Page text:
Thanks to saving an incredible 105,000 miles we actually bought 3-return tickets to New York, costing 35,000 air miles each. In the end all we needed to spend money on were the internal routes from New York to California and back.
“So how did you do it?” I hear you cry! We used all the tactics outlined in my original blog as well as a few more…
Big purchases mean bigger rewards
Car insurance, football season tickets and even group meals out are a great way for the air miles to stack up.
- We don’t like to accumulate 10-11 months of interest paying our car insurance monthly, so we buy up front on the credit card, paying it off in larger chunks over a few months as soon as we can (the APR actually was better on the card than through the insurance provider at the time).
- My husband, father-in-law and daughter are season ticket holders at the local football club. We purchase everyone’s tickets on our card, paying it off as soon as we can, with the father-in-law paying us back.
- When we’re eating out with a group, we’ll often leave working out what the split of the bill is , pay it in full using the credit card and work out what everyone owes us later on!
Bonus air miles are given away as incentives for purchases all the time. Here are some we’ve taken advantage of while living on the mantra – only if it’s needed or we were planning on buying it anyway!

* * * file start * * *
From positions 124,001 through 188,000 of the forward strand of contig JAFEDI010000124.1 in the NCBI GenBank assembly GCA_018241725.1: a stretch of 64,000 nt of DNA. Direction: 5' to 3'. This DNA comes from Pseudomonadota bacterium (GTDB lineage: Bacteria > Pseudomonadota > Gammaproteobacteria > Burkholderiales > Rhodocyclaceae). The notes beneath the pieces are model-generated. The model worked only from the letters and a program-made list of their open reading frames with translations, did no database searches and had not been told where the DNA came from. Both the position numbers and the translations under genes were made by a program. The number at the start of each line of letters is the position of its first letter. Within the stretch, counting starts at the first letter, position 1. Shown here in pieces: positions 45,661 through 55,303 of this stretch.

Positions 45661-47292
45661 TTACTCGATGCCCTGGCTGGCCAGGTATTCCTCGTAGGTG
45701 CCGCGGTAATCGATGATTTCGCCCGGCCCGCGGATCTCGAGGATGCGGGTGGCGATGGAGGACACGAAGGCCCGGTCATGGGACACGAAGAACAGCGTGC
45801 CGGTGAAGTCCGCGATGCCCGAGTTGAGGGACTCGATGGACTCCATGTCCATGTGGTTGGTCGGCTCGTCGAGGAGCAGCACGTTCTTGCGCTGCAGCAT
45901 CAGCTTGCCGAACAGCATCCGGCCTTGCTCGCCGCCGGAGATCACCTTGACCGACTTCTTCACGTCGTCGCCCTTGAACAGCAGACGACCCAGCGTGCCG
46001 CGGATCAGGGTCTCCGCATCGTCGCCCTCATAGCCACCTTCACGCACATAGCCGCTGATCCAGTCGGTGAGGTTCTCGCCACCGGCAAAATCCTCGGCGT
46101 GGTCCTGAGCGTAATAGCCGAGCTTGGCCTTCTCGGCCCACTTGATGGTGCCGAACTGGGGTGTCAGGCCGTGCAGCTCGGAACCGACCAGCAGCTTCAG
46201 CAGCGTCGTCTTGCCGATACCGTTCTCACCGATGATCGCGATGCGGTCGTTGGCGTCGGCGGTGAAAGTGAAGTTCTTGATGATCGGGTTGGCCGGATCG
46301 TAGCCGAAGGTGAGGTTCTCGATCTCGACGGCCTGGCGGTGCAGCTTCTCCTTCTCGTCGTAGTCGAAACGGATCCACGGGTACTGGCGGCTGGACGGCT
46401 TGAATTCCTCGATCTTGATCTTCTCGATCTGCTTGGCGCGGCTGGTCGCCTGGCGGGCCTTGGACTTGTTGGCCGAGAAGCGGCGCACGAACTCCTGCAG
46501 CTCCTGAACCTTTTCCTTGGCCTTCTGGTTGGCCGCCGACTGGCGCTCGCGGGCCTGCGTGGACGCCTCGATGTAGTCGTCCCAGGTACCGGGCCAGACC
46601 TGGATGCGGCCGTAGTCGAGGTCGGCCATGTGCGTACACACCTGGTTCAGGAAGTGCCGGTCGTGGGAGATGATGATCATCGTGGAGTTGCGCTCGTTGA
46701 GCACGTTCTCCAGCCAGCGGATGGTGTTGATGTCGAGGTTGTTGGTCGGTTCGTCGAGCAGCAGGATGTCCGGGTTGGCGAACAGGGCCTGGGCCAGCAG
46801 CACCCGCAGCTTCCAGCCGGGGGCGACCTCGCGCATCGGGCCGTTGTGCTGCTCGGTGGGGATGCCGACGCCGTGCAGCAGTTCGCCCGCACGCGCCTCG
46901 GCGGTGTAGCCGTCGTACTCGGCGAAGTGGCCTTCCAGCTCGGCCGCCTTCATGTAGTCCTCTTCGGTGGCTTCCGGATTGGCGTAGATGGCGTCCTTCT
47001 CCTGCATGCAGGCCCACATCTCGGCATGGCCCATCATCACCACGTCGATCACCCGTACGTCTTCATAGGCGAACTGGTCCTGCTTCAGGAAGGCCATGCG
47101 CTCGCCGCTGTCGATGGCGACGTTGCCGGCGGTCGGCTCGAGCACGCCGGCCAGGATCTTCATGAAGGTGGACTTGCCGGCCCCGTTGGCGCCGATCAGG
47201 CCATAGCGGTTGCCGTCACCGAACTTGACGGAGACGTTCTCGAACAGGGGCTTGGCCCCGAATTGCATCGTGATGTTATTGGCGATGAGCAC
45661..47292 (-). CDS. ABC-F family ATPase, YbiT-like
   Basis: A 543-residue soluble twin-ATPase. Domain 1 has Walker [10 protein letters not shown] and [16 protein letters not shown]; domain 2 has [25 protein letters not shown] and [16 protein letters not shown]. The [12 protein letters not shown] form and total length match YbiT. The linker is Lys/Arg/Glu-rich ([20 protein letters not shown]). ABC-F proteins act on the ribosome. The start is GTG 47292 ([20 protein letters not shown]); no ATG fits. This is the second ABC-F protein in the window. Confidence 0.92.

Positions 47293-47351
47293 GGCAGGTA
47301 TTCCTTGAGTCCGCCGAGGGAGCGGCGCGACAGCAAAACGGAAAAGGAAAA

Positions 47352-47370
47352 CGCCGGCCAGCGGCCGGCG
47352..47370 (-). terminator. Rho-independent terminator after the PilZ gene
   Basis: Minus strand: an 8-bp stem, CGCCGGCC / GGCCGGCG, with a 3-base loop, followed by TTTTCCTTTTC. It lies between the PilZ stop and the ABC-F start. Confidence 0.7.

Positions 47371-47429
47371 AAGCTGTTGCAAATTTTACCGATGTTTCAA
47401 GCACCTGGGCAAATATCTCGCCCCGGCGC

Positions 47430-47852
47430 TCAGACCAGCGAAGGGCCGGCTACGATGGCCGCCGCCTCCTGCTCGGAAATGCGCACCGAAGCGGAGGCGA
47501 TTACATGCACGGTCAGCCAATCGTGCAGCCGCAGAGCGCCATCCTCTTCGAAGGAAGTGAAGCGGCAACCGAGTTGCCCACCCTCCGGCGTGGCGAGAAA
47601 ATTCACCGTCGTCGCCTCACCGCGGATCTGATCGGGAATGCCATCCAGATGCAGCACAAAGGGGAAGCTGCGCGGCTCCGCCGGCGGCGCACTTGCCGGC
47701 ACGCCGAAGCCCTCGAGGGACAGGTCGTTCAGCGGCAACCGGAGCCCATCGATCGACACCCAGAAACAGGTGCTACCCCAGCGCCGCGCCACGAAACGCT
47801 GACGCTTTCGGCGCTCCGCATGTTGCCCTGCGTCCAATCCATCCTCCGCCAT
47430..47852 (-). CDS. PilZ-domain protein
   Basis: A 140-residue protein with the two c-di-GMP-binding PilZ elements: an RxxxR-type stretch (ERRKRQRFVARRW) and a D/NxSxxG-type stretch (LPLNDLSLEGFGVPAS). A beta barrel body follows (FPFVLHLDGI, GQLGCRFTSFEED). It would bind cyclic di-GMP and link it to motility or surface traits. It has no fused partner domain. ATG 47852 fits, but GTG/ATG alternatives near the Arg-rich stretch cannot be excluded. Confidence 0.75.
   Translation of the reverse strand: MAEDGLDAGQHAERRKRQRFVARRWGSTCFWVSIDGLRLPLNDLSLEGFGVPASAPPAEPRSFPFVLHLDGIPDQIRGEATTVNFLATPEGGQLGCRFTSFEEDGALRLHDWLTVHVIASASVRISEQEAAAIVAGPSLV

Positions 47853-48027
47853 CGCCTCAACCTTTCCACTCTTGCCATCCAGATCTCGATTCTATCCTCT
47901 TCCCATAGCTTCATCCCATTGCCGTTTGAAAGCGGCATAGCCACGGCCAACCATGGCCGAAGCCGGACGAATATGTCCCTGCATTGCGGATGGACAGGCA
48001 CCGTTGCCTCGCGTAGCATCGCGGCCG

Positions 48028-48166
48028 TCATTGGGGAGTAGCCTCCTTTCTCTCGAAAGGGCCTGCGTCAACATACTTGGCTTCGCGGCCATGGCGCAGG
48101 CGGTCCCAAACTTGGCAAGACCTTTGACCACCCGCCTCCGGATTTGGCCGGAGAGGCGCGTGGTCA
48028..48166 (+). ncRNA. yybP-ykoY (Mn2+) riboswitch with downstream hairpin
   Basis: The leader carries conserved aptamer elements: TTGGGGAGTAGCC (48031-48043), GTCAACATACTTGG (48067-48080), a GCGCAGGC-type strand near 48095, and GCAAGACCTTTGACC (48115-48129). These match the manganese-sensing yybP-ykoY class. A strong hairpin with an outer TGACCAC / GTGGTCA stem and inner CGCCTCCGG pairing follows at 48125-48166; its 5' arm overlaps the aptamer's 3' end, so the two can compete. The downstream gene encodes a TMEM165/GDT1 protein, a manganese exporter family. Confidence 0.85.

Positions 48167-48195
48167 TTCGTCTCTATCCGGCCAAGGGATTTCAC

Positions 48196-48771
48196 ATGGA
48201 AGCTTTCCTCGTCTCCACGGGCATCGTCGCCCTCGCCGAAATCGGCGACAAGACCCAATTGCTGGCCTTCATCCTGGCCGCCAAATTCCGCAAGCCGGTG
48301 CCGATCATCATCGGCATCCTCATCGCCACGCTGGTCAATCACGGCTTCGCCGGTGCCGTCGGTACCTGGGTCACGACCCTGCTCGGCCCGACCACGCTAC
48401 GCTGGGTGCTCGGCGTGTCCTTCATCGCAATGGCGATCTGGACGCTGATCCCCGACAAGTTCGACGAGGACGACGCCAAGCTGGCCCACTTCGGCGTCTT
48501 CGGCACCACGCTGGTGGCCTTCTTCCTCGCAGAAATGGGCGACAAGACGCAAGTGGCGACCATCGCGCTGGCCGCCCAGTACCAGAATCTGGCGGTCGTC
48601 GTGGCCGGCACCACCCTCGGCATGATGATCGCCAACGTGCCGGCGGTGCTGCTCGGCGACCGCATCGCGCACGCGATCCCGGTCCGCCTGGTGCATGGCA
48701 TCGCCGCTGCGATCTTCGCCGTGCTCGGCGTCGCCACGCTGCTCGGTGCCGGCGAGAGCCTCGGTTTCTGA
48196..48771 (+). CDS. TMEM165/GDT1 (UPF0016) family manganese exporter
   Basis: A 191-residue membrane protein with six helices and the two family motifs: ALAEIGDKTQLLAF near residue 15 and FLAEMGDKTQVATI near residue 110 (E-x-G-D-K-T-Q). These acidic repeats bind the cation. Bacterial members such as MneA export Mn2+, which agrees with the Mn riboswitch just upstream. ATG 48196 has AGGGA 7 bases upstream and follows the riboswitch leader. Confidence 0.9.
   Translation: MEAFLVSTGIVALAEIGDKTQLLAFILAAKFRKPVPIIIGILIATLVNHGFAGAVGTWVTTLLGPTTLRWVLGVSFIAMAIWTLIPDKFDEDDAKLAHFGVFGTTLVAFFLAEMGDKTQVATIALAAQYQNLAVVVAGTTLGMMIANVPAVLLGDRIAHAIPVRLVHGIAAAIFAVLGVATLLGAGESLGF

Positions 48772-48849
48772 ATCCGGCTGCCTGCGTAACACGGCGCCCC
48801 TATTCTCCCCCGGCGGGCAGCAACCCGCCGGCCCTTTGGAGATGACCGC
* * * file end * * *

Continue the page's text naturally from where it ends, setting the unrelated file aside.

- Shops Away website from Virgin Atlantic is great for when you’re planning on purchasing something online. It works in the same way as Quidco, you click through to the retailer, make a purchase and earn air miles back!
- Do you pay monthly for wine delivered to your door? Or planning on a boozy Christmas? Sign up to Virgin Wines, buy one crate and you’ll receive 6,000 miles.
- Home Insurance from Tesco Clubcard came with a 12,000 mile bonus.
- We opened a Virgin Money ISA and earned another 6,000 miles.
- With Tesco Mobile, we earn Clubcard points on our bills and pay it off each month with our Amex – getting three times the miles!
- IHG hotels and Virgin Trains also offer air miles with every booking and again paying on the Amex doubles the reward!
The list of schemes and bonuses goes on and thanks to the blog www.headforpoints.com, we were kept up to date with all the latest offers.
If you’re thinking of taking on your own air miles challenge remember one thing: it only works if you’re spending the same as before! We make sure that we’re never out of pocket with the aim to earn miles and pay our credit card balance in full each month. We don’t ever go out of our way to buy something with a bonus scheme or if we can get it cheaper elsewhere.
Here’s my original post from June 2013:
Miles more than you think from Tesco Clubcard